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Tommy Weir: Need For Corporate Citizenship In The GCC

Tommy Weir: Need For Corporate Citizenship In The GCC

Corporate citizenship tries to deepen the level of belonging and invoke a level of pride among employees, writes the founder of the Emerging Markets Leadership Center.

With my thumb covered in ink, pressing on the Official Registry of Lebanon, I was overwhelmed with emotion. Actually, two completely different sets of emotions: Personal pride and the impactful recognition of what others feel when holding their hand in the air repeating the Pledge of Allegiance.

In April 2013, I asked in this magazine what seemed to be an impossible question – “Can I be an American Arab?”

The premise was that there are more than 1.5 million Americans, who are of Arab ethnicity, cultural and linguistic heritage or identity and maybe called Arab Americans.

But the same is not true for an American (or anyone else) who moves to the Arab world. They will never be called an “American Arab”, even if they want to be.

The Arab American identification runs deep into American society, and other societies, such as the UK, Canada, and Australia, that welcome Arabs and allow them to become a part of their citizenry.

This identity is worn as a badge of pride depicting their belonging. But for me, and many of others, it is different. I wanted the opposite – to be an American Arab.

The Arab world holds a special place in my life – it is my home by choice. I don’t really think of myself as an expat anymore, while I am sure others probably view me this way – as an outsider.

I want to belong. My wife is from here and our kids were born and are growing up here. My business is here. It’s our life. So becoming an American Arab was a real dream.

Well, now I am. My dream has come true and I have joined the very limited class of American Arabs.

I’ll never forget the June afternoon I was stamping my place into the Lebanese registry, thinking, “If I feel this much pride, and I don’t really need another nationality, what does it feel like for someone who does?”

Everyone needs a place to belong.

We should not accept a world that leaves stateless people. Not belonging is frustrating – it creates an anxious discomfort, which can lead to outbreaks for recognition and a place of security.

Citizenship bestows on a person the rights and duties of that particular country or land. It’s a legal recognition showing that you belong, bringing with it the right to vote, work and live in the country, the right to return to the country, the right to own real estate, legal protections against the country’s government, and protection through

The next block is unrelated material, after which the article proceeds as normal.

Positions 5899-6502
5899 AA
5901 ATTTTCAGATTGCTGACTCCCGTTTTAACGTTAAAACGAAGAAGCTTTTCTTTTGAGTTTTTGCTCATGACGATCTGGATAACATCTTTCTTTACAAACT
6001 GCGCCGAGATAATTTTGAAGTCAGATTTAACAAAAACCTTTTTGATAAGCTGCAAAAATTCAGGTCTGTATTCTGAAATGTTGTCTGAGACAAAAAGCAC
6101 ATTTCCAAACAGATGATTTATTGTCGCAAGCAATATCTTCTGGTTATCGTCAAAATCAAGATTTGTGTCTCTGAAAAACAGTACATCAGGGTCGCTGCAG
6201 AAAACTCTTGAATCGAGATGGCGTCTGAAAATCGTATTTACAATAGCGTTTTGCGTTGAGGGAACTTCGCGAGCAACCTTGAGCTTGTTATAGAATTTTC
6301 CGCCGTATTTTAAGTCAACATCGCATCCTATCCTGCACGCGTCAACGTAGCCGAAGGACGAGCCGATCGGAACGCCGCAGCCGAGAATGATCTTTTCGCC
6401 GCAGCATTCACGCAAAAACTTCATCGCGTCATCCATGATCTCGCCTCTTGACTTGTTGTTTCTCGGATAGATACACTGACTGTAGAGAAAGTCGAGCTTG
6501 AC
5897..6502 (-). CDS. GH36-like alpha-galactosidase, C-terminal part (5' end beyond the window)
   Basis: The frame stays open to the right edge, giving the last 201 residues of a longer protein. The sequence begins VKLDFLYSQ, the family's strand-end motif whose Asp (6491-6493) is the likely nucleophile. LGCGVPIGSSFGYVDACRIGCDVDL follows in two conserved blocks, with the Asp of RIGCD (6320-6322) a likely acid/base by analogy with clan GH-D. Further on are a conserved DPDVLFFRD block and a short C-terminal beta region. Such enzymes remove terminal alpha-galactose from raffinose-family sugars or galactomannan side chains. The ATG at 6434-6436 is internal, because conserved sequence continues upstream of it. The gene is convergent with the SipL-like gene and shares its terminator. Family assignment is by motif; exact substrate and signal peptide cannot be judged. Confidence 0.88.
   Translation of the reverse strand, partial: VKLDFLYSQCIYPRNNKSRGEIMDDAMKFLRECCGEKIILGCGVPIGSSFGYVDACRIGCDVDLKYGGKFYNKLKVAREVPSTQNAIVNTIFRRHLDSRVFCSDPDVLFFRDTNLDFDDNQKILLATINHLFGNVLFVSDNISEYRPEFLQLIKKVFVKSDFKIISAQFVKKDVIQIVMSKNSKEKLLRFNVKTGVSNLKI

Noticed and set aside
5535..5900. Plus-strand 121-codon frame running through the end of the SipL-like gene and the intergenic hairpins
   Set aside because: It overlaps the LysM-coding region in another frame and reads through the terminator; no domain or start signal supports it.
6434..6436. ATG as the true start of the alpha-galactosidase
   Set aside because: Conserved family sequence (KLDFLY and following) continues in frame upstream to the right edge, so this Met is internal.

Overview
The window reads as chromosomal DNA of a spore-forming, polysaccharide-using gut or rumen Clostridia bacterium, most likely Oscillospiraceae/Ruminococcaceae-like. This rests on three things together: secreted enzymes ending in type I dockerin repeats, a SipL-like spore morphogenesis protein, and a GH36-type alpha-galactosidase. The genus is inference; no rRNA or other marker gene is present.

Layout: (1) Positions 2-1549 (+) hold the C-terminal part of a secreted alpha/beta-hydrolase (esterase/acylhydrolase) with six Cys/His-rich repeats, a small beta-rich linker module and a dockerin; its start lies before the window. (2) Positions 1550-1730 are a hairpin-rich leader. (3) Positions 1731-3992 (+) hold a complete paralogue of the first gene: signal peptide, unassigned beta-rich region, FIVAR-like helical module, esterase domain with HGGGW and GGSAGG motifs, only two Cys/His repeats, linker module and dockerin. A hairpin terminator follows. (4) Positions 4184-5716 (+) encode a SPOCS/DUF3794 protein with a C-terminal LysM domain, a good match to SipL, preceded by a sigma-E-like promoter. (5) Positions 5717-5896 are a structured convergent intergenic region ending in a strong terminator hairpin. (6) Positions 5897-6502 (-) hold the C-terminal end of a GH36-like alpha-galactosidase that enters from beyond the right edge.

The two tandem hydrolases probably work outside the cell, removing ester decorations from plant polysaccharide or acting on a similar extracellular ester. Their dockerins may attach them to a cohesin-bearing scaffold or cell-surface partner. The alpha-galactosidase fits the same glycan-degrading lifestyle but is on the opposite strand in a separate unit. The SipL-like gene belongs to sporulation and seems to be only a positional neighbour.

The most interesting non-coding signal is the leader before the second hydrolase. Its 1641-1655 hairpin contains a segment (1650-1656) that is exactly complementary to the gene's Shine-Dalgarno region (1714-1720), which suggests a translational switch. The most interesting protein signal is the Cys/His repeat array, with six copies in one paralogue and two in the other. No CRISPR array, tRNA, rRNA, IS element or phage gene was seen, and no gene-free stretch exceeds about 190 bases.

the military or diplomacy.

It also brings duties; the duty to follow the law of the land, pay taxes and serve the nation. Everyone deserves this sense of belonging at a national level. And ideally, belonging where they are invested through toil and finances.

What I really want to talk about is something in your control – belonging, more specifically helping your employees belong.

For most people, who work in the private sector across the GCC as expats, belonging is limited to work and a group of friends. This does not limit their decision to work here and even desire to settle here.

Employment, having a job, fails by comparison to corporate citizenship. Employment is governed by a contractual relationship, which reveals the limitation of belonging in the GCC. Term limited employment defies the concept of belonging beyond the transaction.

Corporate citizenship tries to deepen the level of belonging and invoke a level of pride that is missing in a contractual relationship. While corporate citizenship is still evocable, it attempts to provide surety – you can say the rights of belonging – as long as the employee is executing the duties of corporate citizenship.

I learned something through this experience – a sense of belonging is more powerful than I had ever acknowledged.

If you had asked me the day before gaining my Arab citizenship, whether I’d feel any different when I got it, I think
I would have said no.

Don’t get me wrong – this has been a hope of mine for well over a decade. I just didn’t understand the power of acceptance. Nor do I think most leaders understand the power that corporate acceptance can have.

The best part about this power is that you control it. You have the opportunity to redefine what dual citizenship, a national ad a corporation citizenship, means for your workforce.

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